“I understand that for the various players, giving information or not is part of a strategy. But we want to ensure that the market has full and precise information,” AMF chief Gerard Rameix said in an interview on Le Figaro’s website.

A spokesman for Bouygues, whose bid is backed by France’s state fund CDC and has the outright support of firebrand Industry Minister Arnaud Montebourg, said the company was surprised by the AMF’s comments.

Bouygues has commented on the talks several times – even calling journalists directly – and has repeatedly complained that Altice-Numericable are not showing their cards in the same way.

“Bouygues has regularly communicated on the content of its offers, in contrast with Altice-Numericable,” the spokesman said.

A spokesman for Altice had no immediate comment to either AMF’s comments or those of Bouygues.

A spokesman for Vivendi could not immediately be reached for comment.

(Reporting by Natalie Huet; Additional reporting by Noelle Mennella; Editing by Alexandria Sage and Sophie Walker)

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LME tightens ‘Chinese Wall’ rules on warehouses, traders

LONDON (Reuters) – The London Metal Exchange (LME) pressed on with reforms to its warehousing network on Friday, unveiling tighter “Chinese Wall” restrictions a day after a court ruling forced the LME to halt a plan to cut delivery backlogs.

The LME said it would bolster rules on firms that both trade on the exchange and own metals warehouses to ensure there was no improper flow of information or conflict of interest.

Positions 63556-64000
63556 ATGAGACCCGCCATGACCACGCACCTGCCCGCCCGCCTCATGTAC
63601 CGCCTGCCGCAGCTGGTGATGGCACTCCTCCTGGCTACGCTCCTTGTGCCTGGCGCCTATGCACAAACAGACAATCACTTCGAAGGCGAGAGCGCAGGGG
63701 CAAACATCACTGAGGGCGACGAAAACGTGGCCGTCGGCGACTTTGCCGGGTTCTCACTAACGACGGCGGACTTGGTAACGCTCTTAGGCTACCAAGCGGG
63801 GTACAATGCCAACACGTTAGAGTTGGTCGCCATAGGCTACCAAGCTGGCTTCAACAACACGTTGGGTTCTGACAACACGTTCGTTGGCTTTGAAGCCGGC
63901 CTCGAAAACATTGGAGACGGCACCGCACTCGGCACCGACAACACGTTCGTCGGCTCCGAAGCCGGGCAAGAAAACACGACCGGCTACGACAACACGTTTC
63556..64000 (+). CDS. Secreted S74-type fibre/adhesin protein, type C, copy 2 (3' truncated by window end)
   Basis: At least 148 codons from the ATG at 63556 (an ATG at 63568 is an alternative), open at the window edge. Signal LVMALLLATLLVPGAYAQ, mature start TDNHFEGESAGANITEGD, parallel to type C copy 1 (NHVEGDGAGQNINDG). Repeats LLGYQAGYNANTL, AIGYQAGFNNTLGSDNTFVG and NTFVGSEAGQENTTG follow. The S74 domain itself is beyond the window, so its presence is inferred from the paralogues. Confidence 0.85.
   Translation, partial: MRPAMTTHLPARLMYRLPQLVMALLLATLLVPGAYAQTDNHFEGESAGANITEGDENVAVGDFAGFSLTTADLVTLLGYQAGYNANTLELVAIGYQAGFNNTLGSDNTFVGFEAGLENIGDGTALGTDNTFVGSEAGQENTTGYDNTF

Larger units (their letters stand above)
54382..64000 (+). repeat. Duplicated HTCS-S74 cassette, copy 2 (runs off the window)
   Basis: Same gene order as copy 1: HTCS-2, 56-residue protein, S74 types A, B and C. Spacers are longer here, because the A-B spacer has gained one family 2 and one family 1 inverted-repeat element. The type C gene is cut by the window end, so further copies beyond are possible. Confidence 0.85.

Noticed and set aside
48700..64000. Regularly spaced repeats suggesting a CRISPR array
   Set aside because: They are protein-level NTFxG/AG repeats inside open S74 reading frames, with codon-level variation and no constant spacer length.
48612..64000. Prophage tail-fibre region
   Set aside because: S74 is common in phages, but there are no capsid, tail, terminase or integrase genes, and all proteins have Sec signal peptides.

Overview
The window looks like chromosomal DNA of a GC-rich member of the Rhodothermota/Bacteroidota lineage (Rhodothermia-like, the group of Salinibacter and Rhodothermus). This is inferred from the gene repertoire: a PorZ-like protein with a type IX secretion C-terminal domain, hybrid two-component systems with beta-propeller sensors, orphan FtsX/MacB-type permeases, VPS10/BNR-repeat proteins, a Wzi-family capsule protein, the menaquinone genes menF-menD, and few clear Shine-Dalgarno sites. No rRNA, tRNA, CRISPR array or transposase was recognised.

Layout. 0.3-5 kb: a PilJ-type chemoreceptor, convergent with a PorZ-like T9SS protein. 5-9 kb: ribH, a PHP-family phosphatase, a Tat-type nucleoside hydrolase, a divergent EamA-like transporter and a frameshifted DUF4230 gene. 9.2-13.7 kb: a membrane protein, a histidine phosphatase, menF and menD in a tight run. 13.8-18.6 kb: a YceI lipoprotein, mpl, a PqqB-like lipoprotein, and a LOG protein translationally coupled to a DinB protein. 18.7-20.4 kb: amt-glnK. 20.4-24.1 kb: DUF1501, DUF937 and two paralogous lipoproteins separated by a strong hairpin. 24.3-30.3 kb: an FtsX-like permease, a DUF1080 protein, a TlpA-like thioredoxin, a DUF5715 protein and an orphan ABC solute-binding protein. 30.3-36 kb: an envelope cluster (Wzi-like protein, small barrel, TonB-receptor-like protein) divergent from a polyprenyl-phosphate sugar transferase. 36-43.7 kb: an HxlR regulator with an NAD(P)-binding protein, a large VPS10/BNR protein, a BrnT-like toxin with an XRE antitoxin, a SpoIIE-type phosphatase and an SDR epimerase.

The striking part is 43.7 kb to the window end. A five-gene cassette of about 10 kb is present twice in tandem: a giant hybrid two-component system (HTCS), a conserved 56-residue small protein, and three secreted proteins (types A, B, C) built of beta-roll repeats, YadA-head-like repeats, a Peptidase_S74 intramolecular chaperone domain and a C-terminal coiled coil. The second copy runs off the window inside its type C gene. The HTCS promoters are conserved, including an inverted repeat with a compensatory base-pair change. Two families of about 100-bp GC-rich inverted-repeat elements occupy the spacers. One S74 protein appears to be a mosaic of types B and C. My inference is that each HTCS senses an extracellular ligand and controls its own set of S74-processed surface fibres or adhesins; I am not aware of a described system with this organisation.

It aims to carry out a consultation regarding the proposed changes and to introduce them in January 2015.

The rules apply to parties such as bank Goldman Sachs and commodity group Glencore, which both trade metals and own metals storage facilities.

The LME, owned by Hong Kong Exchanges and Clearing, said in a statement that an external review found current restrictions between traders and warehouses were generally adequate.

“The review has, however, helpfully recommended certain modifications to the existing requirements which the LME believes will further enhance certain aspects of the information barrier requirements,” it said.

This would “protect confidential information held by warehouse companies, the possession of which by third parties (including trading companies) could otherwise give rise to conflicts of interest and, potentially, market abuse”.

It proposed strengthening a rule requiring people to notify the exchange if there were any reasonable grounds to suspect that the barriers were being violated.

It also aims to introduce requirements which would ensure employees returned confidential information when they stopped working for warehouse firms.

The moves are part of a sweeping reform plan launched last November by the world’s biggest marketplace for industrial metals such as copper and aluminum to cut queues for metal and protect against market abuse.

On Thursday, the LME was forced to halt a plan to speed up delivery of metals, however, after Russian aluminum producer Rusal won a court decision which deemed the LME’s consultations “unfair and unlawful”.